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In addition to all humans being destroyed, the only other living thing we see in the story dies because it cannot reach the food it smells. So, not only did technology destroy humanity in the form of a nuclear bomb, but it also almost cruelly keeps the dog shut out of the kitchen, unable to access the food that the kitchen was still constantly cooking. The house itself does a better job of protecting what's inside than humans ever could; since the house is still standing, one may assume that the people would have lived had they been indoors instead of out.
That is where the true frailty of human life lies. All that's left of those who once seemed so vibrant are shadows on the wall. The force of the blast literally captured their silhouettes at the moment of immolation. It's almost as though the people are a part of the house now, or as though the house has somehow absorbed their life force. Of course, one can argue that since humans invented the technology, they are still alive and well while it remains working.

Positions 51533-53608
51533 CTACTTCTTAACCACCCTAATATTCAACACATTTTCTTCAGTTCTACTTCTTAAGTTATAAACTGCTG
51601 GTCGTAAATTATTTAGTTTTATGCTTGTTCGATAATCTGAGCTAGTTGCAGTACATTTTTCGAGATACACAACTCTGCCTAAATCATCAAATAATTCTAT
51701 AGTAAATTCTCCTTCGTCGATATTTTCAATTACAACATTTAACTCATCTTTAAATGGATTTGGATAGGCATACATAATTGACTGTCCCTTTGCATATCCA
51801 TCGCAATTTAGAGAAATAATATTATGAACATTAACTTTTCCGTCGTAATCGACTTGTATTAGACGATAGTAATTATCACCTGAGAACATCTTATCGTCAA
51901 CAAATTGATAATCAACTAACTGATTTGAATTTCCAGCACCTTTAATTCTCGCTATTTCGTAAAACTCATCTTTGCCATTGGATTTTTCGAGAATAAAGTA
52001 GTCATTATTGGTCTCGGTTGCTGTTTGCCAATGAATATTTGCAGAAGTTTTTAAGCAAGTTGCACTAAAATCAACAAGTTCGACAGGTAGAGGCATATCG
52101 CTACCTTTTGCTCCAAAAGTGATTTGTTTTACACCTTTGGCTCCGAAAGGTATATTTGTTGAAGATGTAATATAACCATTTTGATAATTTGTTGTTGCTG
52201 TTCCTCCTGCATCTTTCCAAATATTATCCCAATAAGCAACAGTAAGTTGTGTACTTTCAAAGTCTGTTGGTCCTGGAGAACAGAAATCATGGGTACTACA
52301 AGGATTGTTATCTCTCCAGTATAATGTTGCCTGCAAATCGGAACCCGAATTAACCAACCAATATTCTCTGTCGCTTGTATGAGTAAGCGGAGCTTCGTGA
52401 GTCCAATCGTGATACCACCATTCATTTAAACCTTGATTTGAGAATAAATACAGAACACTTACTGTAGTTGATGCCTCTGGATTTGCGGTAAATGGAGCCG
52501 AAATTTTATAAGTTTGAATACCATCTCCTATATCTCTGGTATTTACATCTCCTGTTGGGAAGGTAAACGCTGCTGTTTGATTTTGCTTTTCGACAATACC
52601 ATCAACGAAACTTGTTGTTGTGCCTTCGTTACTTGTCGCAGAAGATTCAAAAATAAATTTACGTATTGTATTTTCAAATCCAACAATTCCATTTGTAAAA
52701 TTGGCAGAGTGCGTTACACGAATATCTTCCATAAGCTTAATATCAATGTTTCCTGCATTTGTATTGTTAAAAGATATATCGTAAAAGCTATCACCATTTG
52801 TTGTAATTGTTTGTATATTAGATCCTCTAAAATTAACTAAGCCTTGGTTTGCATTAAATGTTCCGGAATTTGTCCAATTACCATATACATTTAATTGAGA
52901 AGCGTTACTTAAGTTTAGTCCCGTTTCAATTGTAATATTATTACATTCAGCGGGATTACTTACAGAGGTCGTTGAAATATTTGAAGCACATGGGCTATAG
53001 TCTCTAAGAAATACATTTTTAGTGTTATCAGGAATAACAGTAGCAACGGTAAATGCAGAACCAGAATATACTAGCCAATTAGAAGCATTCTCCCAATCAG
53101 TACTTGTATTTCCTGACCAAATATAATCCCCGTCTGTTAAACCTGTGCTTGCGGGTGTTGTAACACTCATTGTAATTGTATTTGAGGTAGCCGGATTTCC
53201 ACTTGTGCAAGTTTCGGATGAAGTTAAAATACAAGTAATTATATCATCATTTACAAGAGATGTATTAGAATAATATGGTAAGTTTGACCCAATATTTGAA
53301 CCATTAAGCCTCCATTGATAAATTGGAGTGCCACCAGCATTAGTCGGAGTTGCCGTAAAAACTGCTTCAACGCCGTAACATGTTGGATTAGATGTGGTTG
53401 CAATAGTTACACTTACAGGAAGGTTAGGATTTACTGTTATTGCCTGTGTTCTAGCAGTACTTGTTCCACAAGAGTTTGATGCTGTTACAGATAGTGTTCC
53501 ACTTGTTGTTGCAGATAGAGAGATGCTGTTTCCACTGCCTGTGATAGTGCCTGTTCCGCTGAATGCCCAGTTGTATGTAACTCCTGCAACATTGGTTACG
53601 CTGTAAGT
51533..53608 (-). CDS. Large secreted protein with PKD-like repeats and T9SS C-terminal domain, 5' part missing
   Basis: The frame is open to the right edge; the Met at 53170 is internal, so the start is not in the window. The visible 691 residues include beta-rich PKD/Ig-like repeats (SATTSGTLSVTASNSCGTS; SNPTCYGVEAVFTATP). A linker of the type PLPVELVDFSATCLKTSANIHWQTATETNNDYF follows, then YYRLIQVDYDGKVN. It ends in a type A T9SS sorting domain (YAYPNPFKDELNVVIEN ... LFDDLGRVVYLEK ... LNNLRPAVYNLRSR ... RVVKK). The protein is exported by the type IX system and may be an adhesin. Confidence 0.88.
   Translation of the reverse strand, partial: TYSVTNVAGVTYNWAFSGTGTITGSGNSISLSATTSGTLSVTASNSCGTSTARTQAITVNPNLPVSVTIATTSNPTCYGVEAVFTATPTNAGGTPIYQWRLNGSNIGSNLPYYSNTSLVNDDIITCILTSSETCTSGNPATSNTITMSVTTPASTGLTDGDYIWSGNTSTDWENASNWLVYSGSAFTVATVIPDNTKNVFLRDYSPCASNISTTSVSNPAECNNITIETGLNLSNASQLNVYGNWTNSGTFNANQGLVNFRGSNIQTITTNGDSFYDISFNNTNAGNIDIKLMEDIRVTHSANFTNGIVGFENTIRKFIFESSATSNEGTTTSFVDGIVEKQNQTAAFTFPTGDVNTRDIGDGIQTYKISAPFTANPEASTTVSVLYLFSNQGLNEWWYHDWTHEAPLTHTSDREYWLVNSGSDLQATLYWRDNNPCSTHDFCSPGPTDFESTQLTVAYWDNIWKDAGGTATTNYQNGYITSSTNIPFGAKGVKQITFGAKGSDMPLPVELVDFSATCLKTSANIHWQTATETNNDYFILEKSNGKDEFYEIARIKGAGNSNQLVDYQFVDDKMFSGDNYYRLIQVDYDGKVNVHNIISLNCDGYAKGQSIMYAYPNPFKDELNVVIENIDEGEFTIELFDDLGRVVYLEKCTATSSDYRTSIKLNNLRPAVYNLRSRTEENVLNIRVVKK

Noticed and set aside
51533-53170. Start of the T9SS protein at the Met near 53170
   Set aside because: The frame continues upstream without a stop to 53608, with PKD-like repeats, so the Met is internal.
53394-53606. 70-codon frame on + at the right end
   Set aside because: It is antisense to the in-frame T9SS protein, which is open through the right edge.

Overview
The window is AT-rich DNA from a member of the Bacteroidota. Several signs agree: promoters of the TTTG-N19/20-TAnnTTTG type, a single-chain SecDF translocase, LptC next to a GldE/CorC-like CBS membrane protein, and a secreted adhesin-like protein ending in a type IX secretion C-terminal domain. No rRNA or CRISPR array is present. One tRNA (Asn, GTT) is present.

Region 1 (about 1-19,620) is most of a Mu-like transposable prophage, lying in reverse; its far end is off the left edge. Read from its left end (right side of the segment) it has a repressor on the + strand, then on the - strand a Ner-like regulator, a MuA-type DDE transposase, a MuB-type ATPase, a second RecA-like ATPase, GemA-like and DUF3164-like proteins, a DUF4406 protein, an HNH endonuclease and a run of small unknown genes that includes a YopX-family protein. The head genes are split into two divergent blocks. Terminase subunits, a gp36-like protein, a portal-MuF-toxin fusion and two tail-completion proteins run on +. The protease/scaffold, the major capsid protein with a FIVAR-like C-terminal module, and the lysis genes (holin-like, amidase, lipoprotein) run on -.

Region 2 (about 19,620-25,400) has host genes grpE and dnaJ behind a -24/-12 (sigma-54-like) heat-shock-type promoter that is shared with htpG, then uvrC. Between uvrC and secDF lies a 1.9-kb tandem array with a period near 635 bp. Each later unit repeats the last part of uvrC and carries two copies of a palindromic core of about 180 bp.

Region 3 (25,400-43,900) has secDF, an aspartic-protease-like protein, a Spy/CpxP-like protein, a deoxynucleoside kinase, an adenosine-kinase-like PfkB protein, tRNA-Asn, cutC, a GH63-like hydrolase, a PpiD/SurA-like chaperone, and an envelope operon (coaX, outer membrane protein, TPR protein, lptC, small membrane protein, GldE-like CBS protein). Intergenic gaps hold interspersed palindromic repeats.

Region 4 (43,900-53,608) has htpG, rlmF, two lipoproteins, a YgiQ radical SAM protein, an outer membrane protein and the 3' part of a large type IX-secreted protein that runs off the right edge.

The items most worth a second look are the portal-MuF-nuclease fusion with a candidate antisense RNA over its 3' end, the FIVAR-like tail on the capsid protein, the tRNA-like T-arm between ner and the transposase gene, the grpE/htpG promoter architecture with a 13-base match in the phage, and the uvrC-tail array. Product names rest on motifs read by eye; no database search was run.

At least in this story, the power of technology is written as a much more significant and lasting force in the world than the fragile human life that created it. The story's characters are entirely robotic or technological--we have the robot voice speaking to the absent family, the scurrying techno-mice that clean the place, the breakfast and dinner making machines, etc. All of these pieces of technology were, long after the family was, alive and well in a world that most of humanity had been destroyed.
It was technology itself that destroyed the fragile human and animal life that existed on the planet; after the blasts, technology was the only thing that survived, at least for a while. The humans in the story are completely wiped out, but their home functions without them. So, the frailty of human life is pretty evident in the story, as being powerless against the force of technology. I hope that those thoughts help a bit; good luck!
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